measuring approximately 5.5 inches long, (not including the antenna), and 2 inches wide.
It is light weight, (6.2 oz), and fits into a pocket or purse easily. (By the way,
if you are someone who reads Consumer Reports before you buy, this phone was one of the
top rated cell phones.)
|width="76" height="264"/>||width="77" height="263"/>||width="77" height="263"/>||width="77" height="262"/>||width="78" height="265"/>||width="80" height="263"/>||width="77" height="265"/>||width="77" height="262"/>||width="79" height="261"/>||width="77" height="263"/>|
|Antique Bronze||Brushed Aluminum||Blue Glass||Hunter Green||Midnight Black||Pewter||Royal Blue||Signal Glow||Turbo Red||Wood Grain|
|width="200" height="245"/>||The Nokia 252 comes in many colors, as shown above. But depending on where |
you buy it, you will be restricted to what colors they have. My local Radio Shack had only
Wood Grain, Black, and Pewter to choose from. But most providers can get the color you
want if you ask, it just may take longer to get it. If you are someone who likes change,
there are other colored faceplates that you can buy separately, like purple, and you can
easily switch them. (Sorry, no camouflage!)
The actual size and weight of the cellular
To the left you will see a picture of how it compares in size to a Palm III PDA.
| "Talk time" and "standby time" refer to the amount of time you can use |
the phone while talking to someone, and the amount of time the phone will operate while
you are not talking and are on standby. With the standard NiMH battery, the Nokia 252 has
2 hrs 45 min of talk time and 40 hours of standby time. The battery charger that is
standard with the unit is a 6-8 hour charger. If you want the Rapid Travel Charger
(ACP-9U) it costs extra.
Some of the options that the Nokia 252 phone has are: one-touch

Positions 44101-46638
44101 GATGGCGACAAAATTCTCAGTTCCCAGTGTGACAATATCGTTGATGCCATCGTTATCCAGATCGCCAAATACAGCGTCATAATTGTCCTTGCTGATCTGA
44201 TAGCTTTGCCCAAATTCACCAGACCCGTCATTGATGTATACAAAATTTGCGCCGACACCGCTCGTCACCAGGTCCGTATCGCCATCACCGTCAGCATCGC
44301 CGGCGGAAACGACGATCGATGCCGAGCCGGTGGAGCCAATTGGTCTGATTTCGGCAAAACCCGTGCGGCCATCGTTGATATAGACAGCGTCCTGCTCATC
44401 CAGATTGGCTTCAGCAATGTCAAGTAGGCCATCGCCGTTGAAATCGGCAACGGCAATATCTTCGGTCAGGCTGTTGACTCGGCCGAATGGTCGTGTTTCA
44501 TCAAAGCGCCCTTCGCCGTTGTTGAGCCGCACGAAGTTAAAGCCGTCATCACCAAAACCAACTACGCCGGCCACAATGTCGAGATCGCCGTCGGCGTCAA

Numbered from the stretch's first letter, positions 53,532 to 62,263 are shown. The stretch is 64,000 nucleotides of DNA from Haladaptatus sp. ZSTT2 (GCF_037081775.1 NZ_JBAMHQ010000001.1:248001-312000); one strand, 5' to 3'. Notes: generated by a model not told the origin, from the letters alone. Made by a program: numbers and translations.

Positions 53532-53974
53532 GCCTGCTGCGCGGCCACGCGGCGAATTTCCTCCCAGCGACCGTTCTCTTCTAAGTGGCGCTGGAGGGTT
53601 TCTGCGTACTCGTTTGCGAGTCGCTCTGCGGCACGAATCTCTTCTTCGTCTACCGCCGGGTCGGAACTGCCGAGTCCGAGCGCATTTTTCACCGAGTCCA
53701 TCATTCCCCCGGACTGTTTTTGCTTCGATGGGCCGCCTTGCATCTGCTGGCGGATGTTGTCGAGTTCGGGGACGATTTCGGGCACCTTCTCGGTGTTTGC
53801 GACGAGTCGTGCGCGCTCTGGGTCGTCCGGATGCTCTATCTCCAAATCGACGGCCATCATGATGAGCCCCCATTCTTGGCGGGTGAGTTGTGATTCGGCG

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|width="174" height="153"/>||Names and numbers can be easily entered into the Phone Book via the on |
screen menu. But be careful how you enter them. I used the instructions in the owners
manual, and was unable to get it to work properly. When I took the phone back to where I
bought it, I was told that Nokia changed this functionality a bit and the owners manuals
may not have been updated. After you have some phone numbers and names in your phone book,
you can scroll through the listing of names or listing of numbers to find someone you wish
to call. Then you just push the "send" button and it places the call. If someone
calls you, simply touch any button except the "Power" or "End" buttons
to answer the call.
| The antenna on the Nokia 252 is a bit wimpy as compared to the rest of the phone. It seems |
that lots of cell phones have wimpy antennas. To be honest, although the owners manual
states that you should extend the antenna while talking on the phone, I often wonder if it
makes a difference. The owners manual says that not extending the antenna causes the phone
to operate at a higher power. (But I’ve heard that some cell phones, made by a large
company that begins with a "M", have an extendable antenna placebo. It’s there
because the consumer wants a phone to have it. I’ve not verified this rumor, so please, no
As I have said earlier, I like to have my phone in a protective case, for
Another very important thing that one should take into consideration in the purchase of
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There are as many different styles of phone out there as there are tastes in phones.
You need to decide which phone is best for you. But hopefully this review will give you a
little more knowledge about the entire process of owning a cell phone, so you can be a
more informed consumer.
Price: Depends on service provider.
Small and lightweight.
75 name/number Phone Book
Comes in many colors.
Signal holding capability highly rated.
Power button hard to push while in leather case.
Would prefer a faster battery charger.
Antenna is wimpy compared to the rest of the phone.